Some useful (and very readable) guides to building logic models
The first thing to know about logic models is there is no right logic model. You'll want to try out a few and see what works best for your program and your organization.
Here are a handful of short and readable guides to building logic models that demonstrate different formats and approaches.
Chan, P., Cohen, P., Hattemer, K., Hoagland, E., & Mcguinness, E. (2015). Tracking financial capacbility: Build your logic model. Washington, DC. Retrieved from CFED Website: http://cfed.org/assets/pdfs/Build_Your_Logic_Model.pdf
The CFED guide to logic model building is designed specifically for programs that focus on financial capacity-building. The model applies to other contexts. The provided template includes statement of the situation (need) and goal of the program. It also spells out assumptions behind the program design and conditions that are necessary for success. The guide describes very clearly the difference between outcomes and outputs in language that can be applied to any educational or human services program.
Innovation Network. (n.d.). Logic model workbook. Washington, DC. Retrieved from Innovation Network Website: http://www.pointk.org/client_docs/File/logic_model_workbook.pdf
This guide is the most comprehensive of the ones reviewed here. It is written to apply to any type of program with multiple examples drawn from different areas. It details the uses of your logic model and how to customize it for different audiences and applications. This guide also includes a workbook and links to online tools. Its guidance on how to phrase the content of your logic model – including what level of detail to include – are very useful.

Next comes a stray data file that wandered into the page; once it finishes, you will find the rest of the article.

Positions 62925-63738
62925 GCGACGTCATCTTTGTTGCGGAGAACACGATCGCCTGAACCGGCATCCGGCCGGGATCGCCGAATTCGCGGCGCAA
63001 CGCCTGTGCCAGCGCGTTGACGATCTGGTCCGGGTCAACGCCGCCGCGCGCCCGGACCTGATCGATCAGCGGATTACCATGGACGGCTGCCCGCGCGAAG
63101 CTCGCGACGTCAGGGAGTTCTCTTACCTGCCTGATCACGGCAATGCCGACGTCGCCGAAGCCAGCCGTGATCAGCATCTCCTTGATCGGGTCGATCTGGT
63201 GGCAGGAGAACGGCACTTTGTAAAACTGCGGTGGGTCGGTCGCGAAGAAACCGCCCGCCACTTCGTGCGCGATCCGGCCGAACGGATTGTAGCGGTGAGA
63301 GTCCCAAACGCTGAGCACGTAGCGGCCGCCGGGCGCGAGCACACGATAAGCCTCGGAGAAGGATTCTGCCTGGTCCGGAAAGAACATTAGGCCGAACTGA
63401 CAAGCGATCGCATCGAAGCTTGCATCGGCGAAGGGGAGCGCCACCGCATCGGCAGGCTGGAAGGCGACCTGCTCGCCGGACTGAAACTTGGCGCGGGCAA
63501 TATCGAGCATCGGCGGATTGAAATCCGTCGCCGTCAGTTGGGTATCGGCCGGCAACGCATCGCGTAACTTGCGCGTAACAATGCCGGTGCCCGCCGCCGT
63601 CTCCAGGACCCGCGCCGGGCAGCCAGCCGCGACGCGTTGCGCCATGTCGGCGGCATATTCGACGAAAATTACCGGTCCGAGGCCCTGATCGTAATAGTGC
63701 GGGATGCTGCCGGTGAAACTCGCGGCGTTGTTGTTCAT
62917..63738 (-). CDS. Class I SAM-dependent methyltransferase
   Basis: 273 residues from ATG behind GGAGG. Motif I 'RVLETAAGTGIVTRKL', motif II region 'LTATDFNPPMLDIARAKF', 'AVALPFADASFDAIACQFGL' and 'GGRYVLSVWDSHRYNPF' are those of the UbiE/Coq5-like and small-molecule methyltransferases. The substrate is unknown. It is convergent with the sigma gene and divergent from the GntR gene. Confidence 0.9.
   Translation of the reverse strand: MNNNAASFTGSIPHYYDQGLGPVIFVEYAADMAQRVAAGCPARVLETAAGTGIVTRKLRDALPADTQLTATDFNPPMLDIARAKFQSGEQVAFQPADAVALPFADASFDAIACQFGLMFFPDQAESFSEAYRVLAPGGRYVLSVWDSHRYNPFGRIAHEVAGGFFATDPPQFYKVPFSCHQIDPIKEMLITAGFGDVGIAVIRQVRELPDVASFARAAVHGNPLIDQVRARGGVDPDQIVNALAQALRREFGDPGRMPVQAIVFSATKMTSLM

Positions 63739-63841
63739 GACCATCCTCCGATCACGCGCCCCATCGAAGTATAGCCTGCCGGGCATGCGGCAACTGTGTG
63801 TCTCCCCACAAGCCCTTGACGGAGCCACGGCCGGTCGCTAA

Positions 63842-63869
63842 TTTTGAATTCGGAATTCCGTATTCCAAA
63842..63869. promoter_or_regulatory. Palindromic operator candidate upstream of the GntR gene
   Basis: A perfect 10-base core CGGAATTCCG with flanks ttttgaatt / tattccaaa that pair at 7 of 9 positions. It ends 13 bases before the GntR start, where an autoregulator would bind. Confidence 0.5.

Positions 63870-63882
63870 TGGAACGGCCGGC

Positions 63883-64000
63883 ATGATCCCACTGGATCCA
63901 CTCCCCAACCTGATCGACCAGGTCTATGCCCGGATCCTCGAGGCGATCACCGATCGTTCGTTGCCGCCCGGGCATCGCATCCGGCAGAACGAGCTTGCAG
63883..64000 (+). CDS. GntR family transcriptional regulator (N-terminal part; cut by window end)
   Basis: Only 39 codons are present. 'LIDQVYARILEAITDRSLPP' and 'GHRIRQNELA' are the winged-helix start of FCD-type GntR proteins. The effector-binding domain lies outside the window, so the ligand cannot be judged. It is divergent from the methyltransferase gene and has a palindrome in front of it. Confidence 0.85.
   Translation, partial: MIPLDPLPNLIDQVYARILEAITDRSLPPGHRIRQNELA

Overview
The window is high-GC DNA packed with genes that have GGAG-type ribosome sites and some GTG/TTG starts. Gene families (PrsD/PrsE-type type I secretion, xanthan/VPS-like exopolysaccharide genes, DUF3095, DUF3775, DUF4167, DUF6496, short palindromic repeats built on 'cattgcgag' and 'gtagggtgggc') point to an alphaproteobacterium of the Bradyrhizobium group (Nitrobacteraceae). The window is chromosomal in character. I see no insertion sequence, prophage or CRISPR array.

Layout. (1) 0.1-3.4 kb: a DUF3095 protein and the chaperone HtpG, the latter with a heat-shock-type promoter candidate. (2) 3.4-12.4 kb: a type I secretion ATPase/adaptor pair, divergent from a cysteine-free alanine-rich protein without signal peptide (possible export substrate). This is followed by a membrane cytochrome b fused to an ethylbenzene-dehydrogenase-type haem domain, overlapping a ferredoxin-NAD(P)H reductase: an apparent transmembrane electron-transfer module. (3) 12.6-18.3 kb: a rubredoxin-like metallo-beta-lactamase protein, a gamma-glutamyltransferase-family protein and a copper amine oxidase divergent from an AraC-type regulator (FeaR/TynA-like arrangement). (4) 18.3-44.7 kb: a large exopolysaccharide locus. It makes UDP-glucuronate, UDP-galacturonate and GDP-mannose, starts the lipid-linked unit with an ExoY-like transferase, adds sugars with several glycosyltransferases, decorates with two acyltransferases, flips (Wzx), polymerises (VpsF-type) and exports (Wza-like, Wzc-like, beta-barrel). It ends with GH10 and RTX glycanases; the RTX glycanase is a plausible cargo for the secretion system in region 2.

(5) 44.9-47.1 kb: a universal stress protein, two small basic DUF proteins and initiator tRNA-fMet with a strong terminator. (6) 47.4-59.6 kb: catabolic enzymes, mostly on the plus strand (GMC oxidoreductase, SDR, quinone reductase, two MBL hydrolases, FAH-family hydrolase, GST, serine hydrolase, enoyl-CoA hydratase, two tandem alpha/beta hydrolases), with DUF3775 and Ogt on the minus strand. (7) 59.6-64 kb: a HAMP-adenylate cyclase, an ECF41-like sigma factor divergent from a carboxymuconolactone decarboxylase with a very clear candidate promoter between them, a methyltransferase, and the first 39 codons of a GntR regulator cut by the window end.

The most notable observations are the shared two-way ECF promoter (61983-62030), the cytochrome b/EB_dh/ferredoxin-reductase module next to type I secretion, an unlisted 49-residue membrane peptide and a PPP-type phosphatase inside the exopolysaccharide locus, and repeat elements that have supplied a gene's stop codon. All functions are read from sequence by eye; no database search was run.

Milwaukee Public Schools Research and Development. (2014). A guide for developing logic models through a program theory of change. Milwaukee. Retrieved from Milwaukee Publich Schoosl Website: http://mps.milwaukee.k12.wi.us/MPS-English/CIO/Research--Development/LogicModelingHandbook.pdf
This model is designed specifically for educational programs but the model can be generalized to other contexts. The Milwaukee guide describes logic models as a series of if-then statements that are easy to understand. It bases the development of the logic model on an articulated theory of change and emphasizes making assumptions explicit and addressing external factors. The guide provides clear guidance on the order in which elements should be developed – not left to right! It also emphasizes including stakeholders in the process with descriptions of who you might include in your process. It also describes how research can support the development and implementation of your logic model.
Taylor-Powell, E. (2011). Logic Model Workshop. South Carolina State University. Retrieved from South Carolina State University Website:http://www.scsu.edu/files/logicmodelworkshop.pdf
This is the most concise of the guides here, and is written in the form of a PowerPoint presentation. It provides multiple clear examples for a variety of service areas. In this model, activities and participation are included under outputs, which is slightly different from other models and might be clearer for some readers. Its strength is in articulating clearly the importance of identifying the target population.